International Modern Hospital in Dubai offers the revolutionary scar less and minimally invasive thyroid surgery.
25 December 2017| Last updated on 30 January 2018
It feels like a throwback to a bygone era now talking of open thyroidectomy surgery. It used to be an acceptable and a classical treatment for thyroid irrespective of lobectomy, removal of a nodule in the thyroid gland or total thyroidectomy.
Science has evolved and minimally invasive surgery has come into play. No need for a long neck scar for thyroid surgery which used to be acceptable in the past but is considered a nightmare these days.
Thyroid is an organ lying in the neck covered by strap muscles, fat and skin. Any nodularity, growth or swelling of the gland needs investigations. Investigations include ultrasound, thyroid function tests and if needed a needle biopsy called fine needle aspiration cytology. After investigating if the disease needs to be surgically removed we have options whether to go for an open or a minimally invasive procedure.
As discussed in this era, every individual wants to have a cosmetically acceptable surgery and so an open thyroid surgery with a big scar is no more considered as a gold standard or procedure of choice these days. Endoscopic thyroidectomy has taken over open surgery. Multiple approaches for endoscopic thyroidectomy are available as per the expertise of the surgeon. It includes transoral, through axilla or through breast.
Minimally invasive surgery has been adopted for thyroid since 1996 where Ganger performed the first one. It has been more than two decades and today people talk of improving the technique to reduce the morbidity related to the procedure. Main rationale for introducing and practicing the technique is to have a cosmetically better result as well as less scarring of the neck.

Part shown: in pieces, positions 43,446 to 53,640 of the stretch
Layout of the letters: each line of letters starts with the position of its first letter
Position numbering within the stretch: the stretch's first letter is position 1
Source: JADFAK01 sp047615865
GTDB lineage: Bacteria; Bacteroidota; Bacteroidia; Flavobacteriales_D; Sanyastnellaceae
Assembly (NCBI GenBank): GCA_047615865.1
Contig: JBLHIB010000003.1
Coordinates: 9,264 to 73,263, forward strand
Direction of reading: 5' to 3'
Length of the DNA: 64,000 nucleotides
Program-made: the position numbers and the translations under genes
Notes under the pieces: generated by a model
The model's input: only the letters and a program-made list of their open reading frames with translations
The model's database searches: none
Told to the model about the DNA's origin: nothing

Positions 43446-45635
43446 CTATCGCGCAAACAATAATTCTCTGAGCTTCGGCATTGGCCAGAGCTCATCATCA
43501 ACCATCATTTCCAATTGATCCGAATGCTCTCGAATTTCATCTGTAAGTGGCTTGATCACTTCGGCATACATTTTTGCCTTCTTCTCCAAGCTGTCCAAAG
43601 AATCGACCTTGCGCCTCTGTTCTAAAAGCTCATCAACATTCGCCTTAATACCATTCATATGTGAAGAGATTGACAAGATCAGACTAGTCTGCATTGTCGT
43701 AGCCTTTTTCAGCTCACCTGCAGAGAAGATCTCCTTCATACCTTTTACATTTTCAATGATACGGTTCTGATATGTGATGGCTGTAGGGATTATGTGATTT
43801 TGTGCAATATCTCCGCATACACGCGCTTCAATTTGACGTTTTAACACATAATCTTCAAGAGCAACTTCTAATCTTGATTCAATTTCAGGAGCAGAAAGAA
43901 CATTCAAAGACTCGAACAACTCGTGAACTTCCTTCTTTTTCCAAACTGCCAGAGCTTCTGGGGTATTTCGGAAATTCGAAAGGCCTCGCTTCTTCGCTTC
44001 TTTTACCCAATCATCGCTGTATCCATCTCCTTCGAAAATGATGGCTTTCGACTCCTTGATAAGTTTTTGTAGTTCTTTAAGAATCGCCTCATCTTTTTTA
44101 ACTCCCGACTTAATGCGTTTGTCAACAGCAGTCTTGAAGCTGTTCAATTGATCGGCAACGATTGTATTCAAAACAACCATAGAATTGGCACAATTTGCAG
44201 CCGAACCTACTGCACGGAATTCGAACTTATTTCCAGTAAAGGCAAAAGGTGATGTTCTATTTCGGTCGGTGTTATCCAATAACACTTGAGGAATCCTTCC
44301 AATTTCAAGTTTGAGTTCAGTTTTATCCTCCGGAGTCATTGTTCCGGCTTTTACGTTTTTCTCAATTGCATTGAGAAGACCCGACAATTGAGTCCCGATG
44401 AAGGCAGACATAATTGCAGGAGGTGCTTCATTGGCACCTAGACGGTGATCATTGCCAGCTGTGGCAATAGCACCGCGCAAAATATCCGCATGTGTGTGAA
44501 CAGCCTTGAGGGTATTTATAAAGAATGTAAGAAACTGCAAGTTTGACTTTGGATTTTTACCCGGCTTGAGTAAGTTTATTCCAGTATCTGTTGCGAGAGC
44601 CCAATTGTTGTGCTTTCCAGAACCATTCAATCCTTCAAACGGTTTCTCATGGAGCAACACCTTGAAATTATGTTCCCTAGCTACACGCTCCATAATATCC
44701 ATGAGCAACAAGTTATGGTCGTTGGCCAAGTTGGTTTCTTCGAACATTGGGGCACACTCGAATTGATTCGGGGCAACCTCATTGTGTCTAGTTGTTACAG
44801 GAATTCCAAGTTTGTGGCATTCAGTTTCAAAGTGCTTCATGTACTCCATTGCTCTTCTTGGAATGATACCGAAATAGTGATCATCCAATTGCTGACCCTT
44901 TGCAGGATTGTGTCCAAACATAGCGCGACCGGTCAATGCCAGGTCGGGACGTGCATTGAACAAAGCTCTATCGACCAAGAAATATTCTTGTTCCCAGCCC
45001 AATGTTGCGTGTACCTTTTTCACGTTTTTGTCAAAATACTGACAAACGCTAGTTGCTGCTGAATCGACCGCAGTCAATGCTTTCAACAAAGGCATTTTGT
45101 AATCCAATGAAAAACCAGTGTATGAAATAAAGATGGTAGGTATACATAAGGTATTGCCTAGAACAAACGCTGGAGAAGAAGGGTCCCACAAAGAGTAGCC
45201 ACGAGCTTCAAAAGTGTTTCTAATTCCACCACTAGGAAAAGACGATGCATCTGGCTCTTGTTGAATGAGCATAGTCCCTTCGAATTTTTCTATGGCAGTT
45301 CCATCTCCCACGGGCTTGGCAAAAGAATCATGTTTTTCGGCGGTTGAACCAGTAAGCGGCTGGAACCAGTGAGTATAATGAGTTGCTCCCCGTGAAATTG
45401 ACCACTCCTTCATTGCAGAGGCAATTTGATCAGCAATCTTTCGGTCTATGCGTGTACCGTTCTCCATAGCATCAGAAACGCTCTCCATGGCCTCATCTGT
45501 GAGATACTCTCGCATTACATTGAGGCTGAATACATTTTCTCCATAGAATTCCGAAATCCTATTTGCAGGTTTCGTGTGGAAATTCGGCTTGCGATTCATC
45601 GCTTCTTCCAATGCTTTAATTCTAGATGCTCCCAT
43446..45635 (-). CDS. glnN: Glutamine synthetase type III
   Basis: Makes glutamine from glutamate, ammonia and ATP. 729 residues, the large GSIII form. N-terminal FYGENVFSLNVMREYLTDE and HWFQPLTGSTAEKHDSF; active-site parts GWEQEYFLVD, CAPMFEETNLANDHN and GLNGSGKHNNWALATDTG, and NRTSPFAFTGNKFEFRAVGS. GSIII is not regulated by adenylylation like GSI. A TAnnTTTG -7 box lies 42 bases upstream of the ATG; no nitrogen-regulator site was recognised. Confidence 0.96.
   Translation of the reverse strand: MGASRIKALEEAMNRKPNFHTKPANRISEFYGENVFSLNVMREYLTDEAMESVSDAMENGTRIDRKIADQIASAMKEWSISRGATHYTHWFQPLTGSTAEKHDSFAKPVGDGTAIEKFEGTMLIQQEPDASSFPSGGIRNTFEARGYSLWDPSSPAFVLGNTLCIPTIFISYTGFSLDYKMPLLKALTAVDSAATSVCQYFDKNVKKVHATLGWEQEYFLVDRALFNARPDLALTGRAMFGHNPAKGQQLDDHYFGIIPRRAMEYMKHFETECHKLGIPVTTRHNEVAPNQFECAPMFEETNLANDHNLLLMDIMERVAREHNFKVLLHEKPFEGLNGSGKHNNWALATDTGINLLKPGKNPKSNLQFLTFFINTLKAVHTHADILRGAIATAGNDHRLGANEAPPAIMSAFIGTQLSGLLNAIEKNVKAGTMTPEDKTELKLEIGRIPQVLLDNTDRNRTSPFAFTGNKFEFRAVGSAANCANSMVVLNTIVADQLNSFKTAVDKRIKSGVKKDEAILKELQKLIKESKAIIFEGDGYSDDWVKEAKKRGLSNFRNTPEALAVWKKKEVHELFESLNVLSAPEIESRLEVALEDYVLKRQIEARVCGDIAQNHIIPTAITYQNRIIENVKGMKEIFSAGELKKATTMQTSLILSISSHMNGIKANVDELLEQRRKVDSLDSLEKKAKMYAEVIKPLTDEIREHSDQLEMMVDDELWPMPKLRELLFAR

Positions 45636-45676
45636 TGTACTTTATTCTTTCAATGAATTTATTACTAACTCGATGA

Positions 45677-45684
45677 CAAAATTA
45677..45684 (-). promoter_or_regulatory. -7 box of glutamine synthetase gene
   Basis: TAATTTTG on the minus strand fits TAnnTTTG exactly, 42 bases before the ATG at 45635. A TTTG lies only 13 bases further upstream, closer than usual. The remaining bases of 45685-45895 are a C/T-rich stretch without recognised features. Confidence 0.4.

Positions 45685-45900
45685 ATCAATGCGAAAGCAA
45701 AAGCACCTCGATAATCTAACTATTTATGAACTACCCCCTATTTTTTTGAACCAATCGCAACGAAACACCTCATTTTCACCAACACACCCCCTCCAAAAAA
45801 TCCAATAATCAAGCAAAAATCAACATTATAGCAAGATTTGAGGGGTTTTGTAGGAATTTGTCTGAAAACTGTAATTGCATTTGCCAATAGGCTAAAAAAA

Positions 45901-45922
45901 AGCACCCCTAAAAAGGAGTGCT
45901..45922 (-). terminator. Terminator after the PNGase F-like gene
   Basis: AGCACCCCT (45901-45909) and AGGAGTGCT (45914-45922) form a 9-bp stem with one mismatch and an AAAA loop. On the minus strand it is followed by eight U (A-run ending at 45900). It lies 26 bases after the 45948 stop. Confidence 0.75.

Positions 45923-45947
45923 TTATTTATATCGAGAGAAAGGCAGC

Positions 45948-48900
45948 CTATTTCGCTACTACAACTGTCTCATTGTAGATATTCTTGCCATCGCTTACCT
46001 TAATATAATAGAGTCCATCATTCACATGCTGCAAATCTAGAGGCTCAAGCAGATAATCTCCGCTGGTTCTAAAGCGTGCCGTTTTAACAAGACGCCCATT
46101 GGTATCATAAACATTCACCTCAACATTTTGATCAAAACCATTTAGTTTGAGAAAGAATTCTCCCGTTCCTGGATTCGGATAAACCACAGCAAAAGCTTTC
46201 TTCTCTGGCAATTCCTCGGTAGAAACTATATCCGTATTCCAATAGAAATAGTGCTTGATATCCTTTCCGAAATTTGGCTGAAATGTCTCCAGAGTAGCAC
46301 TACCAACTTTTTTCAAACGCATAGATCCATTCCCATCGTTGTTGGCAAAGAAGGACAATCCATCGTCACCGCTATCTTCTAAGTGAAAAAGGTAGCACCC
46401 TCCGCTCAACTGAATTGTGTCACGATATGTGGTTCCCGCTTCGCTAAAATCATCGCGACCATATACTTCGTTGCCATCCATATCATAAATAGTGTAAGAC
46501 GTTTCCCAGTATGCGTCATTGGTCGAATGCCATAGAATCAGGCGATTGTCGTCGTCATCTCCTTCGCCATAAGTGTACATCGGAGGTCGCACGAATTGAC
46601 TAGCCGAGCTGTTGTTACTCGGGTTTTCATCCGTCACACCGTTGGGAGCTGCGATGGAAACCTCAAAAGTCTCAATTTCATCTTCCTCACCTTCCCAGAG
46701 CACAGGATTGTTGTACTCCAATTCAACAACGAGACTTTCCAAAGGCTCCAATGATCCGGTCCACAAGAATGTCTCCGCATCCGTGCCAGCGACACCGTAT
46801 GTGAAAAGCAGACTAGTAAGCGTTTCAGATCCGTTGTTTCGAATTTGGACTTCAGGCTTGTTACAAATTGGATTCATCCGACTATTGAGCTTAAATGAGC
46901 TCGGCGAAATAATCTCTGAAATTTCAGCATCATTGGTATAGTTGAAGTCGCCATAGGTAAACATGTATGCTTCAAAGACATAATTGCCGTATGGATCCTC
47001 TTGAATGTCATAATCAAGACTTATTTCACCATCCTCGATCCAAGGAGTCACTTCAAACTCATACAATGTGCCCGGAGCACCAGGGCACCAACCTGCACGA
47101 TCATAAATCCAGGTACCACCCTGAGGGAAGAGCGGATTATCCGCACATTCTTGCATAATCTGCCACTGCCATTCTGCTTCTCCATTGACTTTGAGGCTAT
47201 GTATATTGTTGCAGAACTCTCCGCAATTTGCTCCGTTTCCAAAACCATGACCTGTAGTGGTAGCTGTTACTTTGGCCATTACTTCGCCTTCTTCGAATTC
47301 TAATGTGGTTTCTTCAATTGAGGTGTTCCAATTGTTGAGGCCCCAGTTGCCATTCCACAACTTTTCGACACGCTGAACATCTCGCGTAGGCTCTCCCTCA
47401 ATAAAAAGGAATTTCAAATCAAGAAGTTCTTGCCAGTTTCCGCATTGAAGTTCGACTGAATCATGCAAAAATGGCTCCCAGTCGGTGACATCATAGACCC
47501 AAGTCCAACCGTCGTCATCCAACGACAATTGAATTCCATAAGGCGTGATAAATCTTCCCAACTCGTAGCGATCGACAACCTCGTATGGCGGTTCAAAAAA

We have operated a young female with multinodular goiter via endoscopic technique. The operative time was 90 minutes as being similar to open technique. The planes were better visualized as well as it was easier to identify parathyroid gland as well as recurrent laryngeal nerve. Postoperatively patient did well and was discharged the next day in a stable condition. She came for follow up and was happy with the procedure specifically mentioning about the cosmesis as well as that her pain did not last long and she can continue her daily routine as she was doing before just after one week of the surgery.
With the advent of endoscopic surgery for thyroid, the acceptance for the surgical management for thyroid has increased. In the literature though they mention the conversion rate from endoscopic to open surgery but they have been very few in recent times.
With endoscopic thyroidectomy training of surgeons, life has become much easier. The learning curve is not that long and it is a safe as well as a cosmetically acceptable procedure.
Dr. Rohit Kumar
Specialist General Surgeon
Head of Surgery & Emergency